How did London communicate with the Resistance in Occupied Europe during the Second World War? A newly released archive of BBC documents has revealed that coded messages were often sent in regular radio bulletins.
Author: Military History Matters
There can be little doubt that the export of opium from India to China by, among others, the Honourable East India Company is hard to condone. Indeed, Mark Simner makes the point that the trade was always kept quiet in Britain and, to a lesser extent, China.
Hermann Balch has been described as the ‘greatest German general no one ever heard of’. Stephen Robinson, a graduate of the Australian Command and Staff College, has attempted to address this paradox, but with only partial success.
The very word ‘Viking’ conjures up images of fearsome longships, merciless invasions, and slaughtered victims. But were the Vikings unique in their savagery, or were they instead products of an era in which all those who wished to conquer did so without taking any prisoners?
It perished in the freezing wastes of Arctic Russia on 20 June 1942. Now, thanks to a 20-year volunteer project, it has been fully restored and put on display at the Brooklands Museum at Weybridge in Surrey.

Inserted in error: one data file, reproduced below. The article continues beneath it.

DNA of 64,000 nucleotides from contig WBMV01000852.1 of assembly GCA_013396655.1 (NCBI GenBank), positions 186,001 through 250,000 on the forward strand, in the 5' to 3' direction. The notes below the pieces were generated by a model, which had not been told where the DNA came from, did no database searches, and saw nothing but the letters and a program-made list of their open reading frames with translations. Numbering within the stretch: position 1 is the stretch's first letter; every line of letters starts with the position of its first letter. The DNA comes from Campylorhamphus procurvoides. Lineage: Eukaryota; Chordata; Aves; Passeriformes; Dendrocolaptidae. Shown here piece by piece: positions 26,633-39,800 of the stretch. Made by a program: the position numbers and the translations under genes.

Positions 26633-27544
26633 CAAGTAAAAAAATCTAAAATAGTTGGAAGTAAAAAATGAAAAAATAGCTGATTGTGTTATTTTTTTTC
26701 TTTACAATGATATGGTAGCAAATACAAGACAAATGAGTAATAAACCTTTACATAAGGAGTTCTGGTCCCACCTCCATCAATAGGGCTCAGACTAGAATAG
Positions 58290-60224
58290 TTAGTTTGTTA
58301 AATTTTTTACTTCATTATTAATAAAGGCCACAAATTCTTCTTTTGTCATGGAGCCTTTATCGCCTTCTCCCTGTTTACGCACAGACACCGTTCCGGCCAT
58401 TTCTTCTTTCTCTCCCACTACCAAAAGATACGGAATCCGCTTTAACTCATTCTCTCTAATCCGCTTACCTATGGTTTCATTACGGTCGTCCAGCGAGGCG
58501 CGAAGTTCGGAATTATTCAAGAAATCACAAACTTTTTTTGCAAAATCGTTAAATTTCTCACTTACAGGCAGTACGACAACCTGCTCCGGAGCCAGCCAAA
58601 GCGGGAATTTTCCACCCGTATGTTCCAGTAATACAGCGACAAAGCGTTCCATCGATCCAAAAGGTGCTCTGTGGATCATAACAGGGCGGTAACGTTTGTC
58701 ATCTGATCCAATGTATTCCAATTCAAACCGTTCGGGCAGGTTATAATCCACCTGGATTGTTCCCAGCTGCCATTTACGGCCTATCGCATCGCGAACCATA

Can you think of something appropriately witty for this image taken from our War Reporters article about William Beach Thomas, featured in the November issue of the magazine? Leave your caption as a comment beneath the article.
Neil Faulkner reviews this compelling biography of Klaus Fuchs, a brilliant academic physicist and refugee from Nazi Germany, who has been described as both ‘the spy of the century’ and ‘the most dangerous spy in history’.
This issue, we’re giving away three copies of Roman Soldier, courtesy of Haynes Publishing. The history of the Roman Empire and its military prowess resounds through the ages. At its height the empire covered five million square kilometres and held sway over 70 million people. How did a small city state in Latium achieve such […]
It was the last battle of the British Civil Wars – a final clash between 28,000 men of Cromwell’s New Model Army and 16,000 Royalists, most of them Scots, under Charles Stuart, son of the executed king. Only now, however, has the actual battle site been confirmed by archaeological discoveries.
This year marks the 75th anniversary of the Battle of the Ardennes, which took place in the Wallonia region of Belgium. To mark this date, Wallonia Belgium Tourism examine the build up to the German offensive, and the Battle’s opening manoeuvre.